Associated with this is identifying the scope of coverage. This requires professional advice to make sure that all possible claims are covered in the policy. These need to be spelled out in the bid specifications.
Rule #4: Require a start and finish date. As simple as it sounds, many times the parties do not set a start and finish date. This can be very frustrating when the vendor uses that omission to excuse slow performance.
Using a penalty for untimely performance is a powerful stick to prod a vendor into action. Of course, that needs to be in the contract. Similarly, the Board may consider a reward to give an incentive to early performance. These are reasons why rule #2 is so important.
Rule #5: Make sure the vendor gets the permits and pays the fees. The local government may have codes and ordinances that mandate inspections, permits and fees. For example, installing furnaces and hot water heaters may trigger sych requirements. The vendor ought to bear the responsibility of interfacing with the municipality. After all, it is the vendor’s work that is being inspected. Knowing these requirements at the commencement of the job and shifting them to the vendor is much preferred to chasing the vendor after the fact.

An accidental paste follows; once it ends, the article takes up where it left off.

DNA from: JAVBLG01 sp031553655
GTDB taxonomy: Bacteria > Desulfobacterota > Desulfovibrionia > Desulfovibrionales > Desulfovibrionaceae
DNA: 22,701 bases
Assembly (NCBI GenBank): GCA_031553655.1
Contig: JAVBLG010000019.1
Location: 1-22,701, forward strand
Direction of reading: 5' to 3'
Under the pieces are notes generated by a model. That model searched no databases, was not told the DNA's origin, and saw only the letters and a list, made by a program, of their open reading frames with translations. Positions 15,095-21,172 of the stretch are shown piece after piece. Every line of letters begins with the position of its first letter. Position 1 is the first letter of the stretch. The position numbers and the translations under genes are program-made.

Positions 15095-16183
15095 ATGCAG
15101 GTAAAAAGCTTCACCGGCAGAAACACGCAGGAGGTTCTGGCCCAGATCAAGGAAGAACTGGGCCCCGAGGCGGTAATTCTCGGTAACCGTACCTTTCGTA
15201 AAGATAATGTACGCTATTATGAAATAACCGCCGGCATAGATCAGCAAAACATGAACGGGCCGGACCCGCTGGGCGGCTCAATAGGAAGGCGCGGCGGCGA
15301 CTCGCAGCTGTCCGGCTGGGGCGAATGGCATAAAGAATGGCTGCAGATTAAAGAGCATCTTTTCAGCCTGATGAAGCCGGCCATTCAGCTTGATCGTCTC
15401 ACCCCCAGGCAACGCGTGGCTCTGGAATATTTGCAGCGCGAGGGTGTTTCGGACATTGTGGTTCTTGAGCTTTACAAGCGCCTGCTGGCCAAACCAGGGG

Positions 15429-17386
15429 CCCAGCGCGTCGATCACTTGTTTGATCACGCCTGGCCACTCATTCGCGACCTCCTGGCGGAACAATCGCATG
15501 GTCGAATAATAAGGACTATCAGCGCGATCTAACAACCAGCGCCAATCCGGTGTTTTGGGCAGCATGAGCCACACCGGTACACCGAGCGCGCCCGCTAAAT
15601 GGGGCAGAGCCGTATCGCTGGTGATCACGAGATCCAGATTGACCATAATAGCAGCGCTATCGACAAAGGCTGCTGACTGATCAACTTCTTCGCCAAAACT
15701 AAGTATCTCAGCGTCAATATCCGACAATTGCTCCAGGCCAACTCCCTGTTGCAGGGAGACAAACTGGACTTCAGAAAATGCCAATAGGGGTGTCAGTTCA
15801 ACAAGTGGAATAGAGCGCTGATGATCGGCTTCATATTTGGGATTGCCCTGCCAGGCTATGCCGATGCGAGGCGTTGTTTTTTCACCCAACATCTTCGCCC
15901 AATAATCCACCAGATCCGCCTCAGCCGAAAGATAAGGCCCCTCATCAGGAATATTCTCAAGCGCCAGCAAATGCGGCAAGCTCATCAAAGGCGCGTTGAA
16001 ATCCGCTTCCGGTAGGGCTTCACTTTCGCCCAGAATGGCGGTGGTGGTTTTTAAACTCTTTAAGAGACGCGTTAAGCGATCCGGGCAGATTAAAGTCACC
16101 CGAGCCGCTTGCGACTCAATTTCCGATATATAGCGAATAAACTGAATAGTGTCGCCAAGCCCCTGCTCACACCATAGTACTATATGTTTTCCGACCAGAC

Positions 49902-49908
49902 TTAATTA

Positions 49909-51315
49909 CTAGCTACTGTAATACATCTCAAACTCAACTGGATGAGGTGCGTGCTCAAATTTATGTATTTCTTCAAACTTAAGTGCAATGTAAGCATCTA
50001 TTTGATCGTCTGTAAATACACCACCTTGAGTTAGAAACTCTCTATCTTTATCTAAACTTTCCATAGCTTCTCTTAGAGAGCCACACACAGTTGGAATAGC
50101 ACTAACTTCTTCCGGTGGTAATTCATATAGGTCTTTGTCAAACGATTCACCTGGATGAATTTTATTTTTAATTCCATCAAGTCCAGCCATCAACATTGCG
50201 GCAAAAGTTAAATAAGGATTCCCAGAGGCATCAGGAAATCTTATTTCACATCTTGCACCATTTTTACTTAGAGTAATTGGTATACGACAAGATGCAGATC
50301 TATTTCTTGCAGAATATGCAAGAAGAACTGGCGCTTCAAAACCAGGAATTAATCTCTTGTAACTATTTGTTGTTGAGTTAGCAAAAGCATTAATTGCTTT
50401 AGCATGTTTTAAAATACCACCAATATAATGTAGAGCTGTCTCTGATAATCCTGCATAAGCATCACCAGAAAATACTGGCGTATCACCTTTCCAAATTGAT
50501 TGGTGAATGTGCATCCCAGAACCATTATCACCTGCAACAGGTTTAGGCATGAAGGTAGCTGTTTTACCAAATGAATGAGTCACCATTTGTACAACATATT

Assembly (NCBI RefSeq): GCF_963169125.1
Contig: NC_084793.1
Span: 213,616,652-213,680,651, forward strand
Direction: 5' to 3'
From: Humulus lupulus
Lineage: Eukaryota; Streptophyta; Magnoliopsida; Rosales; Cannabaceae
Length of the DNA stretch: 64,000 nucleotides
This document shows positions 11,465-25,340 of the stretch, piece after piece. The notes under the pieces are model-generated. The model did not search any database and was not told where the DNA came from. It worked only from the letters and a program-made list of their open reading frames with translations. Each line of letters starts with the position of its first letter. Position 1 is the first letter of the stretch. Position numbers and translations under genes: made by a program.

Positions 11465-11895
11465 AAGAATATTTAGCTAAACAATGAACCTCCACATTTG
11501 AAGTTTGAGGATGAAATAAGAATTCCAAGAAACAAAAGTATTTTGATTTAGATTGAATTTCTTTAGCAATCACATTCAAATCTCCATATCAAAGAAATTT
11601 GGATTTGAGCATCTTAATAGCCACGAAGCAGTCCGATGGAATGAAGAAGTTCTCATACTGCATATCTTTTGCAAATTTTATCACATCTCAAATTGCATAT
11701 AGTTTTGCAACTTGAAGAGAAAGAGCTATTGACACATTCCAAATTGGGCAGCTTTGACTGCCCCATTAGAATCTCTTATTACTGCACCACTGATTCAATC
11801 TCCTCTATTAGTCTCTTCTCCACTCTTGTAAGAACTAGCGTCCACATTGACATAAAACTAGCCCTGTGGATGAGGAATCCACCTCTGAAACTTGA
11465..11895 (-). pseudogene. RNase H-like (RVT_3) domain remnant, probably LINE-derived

Rule #6: If the project involves construction of any kind, beware of the construction lien act and require evidence of payment to subcontractors and suppliers before you pay the general contractor. Most states give subcontractors and material suppliers the legal right to place a lien on the property of a customer if they do not get paid. Therefore, it is imperative to follow the strict requirements of your State’s construction lien laws. Among the most important requirement is to withhold payment to the general contractor until and unless you obtain sworn statements from the subcontractors and suppliers that they have, in fact, been paid.
One Cooperative learned this lesson the hard way. Assuming that the Manager knew this law and would follow it proved to be a disaster. He did not know the requirements and went ahead and paid the contractor in full. Sure enough, the subcontractors were never paid and so they placed a lien on the Cooperative’s property and began to foreclose. The general contractor happened to file bankruptcy, so the Cooperative ended up paying for the work twice – once to the general contractor and a second time to the subcontractors and suppliers. Litigation to recover from the general contractor has proven unfruitful to date, and the Manager is presently being sued by the Board in an attempt to recover from him.